Monday, November 28, 2005
Blogging as Thought Process

I've been getting a few emails recently from people who have been reading my thesis, and have had questions about it. However, I got a very interesting email the other day that wasn't directly about my work. It was in fact about this very blog.

As you may (or may not) be aware, this isn't really a personal blog. It is about my work on blogs, I've reported how my PhD has been going, discussed associated thoughts. Essentially, the avid blog reader who emailed wondered how much, if at all, keeping this blog helped me prosper academically. I may, or may not have discussed this before, but it felt right to do it again.

The media reports on academics using blogs as places to put down their ideas, discuss their work, keep written notes. This I have pretty much done. And I think it has helped. I'm not the sort of person who generally gets round to writing down all the smart ideas I have. But with this blog, I have tried, on occasion, to do so. Having to write down a thought coherently is an excellent way of solidifying the idea within. Having to explain something to someone else is always the best way of making sure you understand it. You spend more time thinking and considering a point that may have normally been dismissed to the dark corners of your mind. Blogging is after all thinking with one's fingers.

Blogging can also foster discussion and communication. If a reader has a similar idea but, say, comes at it from a different view point, they can leave a comment to say as much. This may give the original author further ideas and lead to the progression of research. This is of course what conferences and symposia are all about, meeting like minded individuals and further your thinking. Blogs and on-line communities are a new way of doing this and participating can be of great benefit.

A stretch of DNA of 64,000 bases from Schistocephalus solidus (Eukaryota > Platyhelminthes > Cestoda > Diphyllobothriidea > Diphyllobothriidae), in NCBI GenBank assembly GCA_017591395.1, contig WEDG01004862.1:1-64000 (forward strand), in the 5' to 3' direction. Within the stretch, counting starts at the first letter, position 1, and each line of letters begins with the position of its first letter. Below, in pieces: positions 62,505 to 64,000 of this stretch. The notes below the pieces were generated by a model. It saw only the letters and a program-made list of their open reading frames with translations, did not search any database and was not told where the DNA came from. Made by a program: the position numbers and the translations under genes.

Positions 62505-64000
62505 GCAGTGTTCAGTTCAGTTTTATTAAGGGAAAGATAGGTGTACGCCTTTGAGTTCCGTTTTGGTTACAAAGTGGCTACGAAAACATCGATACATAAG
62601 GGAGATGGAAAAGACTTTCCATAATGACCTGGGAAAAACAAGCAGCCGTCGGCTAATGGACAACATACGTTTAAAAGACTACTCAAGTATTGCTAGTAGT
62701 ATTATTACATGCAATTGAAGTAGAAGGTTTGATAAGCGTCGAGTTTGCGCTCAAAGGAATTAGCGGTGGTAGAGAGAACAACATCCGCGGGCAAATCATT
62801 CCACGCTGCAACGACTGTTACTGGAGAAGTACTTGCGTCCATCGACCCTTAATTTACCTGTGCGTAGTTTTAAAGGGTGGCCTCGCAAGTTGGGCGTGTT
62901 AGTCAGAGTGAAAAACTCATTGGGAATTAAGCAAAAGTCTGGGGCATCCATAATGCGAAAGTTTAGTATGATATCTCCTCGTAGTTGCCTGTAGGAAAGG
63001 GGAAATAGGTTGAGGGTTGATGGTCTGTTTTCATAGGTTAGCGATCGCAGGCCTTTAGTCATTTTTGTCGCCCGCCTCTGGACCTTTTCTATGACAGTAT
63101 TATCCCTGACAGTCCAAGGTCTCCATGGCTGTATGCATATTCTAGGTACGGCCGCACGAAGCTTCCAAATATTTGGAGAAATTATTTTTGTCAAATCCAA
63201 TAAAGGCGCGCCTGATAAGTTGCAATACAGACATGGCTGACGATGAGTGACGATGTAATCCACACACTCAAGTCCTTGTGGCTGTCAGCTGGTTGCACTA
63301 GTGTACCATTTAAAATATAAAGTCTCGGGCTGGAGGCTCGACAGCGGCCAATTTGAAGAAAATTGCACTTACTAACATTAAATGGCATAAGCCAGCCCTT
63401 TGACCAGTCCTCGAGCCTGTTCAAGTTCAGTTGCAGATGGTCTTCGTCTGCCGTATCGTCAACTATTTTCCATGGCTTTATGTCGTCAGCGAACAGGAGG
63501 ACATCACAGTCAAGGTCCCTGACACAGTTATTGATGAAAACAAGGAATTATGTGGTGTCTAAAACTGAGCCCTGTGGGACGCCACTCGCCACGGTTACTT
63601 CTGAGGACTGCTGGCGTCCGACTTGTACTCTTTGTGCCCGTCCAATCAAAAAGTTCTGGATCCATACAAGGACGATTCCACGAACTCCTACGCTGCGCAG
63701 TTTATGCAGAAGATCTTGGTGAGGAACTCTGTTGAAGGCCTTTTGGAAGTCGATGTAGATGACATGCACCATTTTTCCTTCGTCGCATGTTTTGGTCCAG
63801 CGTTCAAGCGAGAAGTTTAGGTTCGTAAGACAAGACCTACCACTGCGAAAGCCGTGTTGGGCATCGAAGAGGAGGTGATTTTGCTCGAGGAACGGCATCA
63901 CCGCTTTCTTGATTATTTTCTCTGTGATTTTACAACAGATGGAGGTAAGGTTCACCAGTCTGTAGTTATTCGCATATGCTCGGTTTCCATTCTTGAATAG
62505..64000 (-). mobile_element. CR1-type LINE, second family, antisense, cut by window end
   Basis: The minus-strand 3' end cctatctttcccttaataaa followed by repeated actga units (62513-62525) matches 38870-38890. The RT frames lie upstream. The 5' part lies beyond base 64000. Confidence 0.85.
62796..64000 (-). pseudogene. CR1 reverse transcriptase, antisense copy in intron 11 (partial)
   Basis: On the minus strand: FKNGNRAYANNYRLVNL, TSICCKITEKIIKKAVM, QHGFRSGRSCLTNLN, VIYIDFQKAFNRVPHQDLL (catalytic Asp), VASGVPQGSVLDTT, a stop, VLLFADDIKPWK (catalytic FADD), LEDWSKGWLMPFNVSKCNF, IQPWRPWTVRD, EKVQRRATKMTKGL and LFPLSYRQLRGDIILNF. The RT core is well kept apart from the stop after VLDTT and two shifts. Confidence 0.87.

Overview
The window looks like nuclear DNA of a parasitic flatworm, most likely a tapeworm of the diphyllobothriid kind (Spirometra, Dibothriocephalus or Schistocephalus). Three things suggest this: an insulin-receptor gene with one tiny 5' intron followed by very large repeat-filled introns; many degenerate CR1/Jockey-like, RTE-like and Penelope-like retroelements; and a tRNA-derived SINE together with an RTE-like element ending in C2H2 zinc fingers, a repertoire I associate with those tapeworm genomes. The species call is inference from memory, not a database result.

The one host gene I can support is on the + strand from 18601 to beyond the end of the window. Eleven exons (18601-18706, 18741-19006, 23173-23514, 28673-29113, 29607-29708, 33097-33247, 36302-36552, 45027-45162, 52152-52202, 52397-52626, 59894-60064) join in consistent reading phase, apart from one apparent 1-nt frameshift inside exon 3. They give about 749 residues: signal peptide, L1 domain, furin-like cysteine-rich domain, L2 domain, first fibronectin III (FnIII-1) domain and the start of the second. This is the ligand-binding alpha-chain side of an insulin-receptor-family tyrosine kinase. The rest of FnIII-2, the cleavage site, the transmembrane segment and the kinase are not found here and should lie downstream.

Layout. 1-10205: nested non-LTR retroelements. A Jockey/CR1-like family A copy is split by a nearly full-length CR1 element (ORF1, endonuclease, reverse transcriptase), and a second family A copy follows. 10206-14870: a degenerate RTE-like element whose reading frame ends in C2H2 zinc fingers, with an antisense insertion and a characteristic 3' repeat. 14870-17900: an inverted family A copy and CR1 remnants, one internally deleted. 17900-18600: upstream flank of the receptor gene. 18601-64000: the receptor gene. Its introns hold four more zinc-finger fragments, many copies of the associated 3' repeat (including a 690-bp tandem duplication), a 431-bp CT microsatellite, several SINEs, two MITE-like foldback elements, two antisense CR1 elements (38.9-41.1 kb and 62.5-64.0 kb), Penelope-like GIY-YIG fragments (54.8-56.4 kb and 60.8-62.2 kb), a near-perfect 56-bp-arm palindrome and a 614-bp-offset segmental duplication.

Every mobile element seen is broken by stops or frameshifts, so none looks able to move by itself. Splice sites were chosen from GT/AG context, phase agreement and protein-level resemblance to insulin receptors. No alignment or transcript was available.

Saying that however, it must surely be apparent from the distinct lack of comments throughout the history of my blog, that there tends not to be much discussion around these parts. So, if I'm not getting the benefits of writing on-line and publishing my thoughts, why bother? Surely by just writing a private journal I could still excise my thoughts and exercise my mind? However, I have never been good at keeping a diary, and sometimes I'm not even that great with the blog. However, the fact that it IS on-line, and there ARE people reading it, is the motivation to continue. Because I know there are people reading, and I haven't posted for a little while, I know I must post, and
invariably I do.

So, in conclusion, to sum up, I think what I am trying to say is that blogging has been a good thing for me to do, and it is its own motivation. I think. Any thoughts...?

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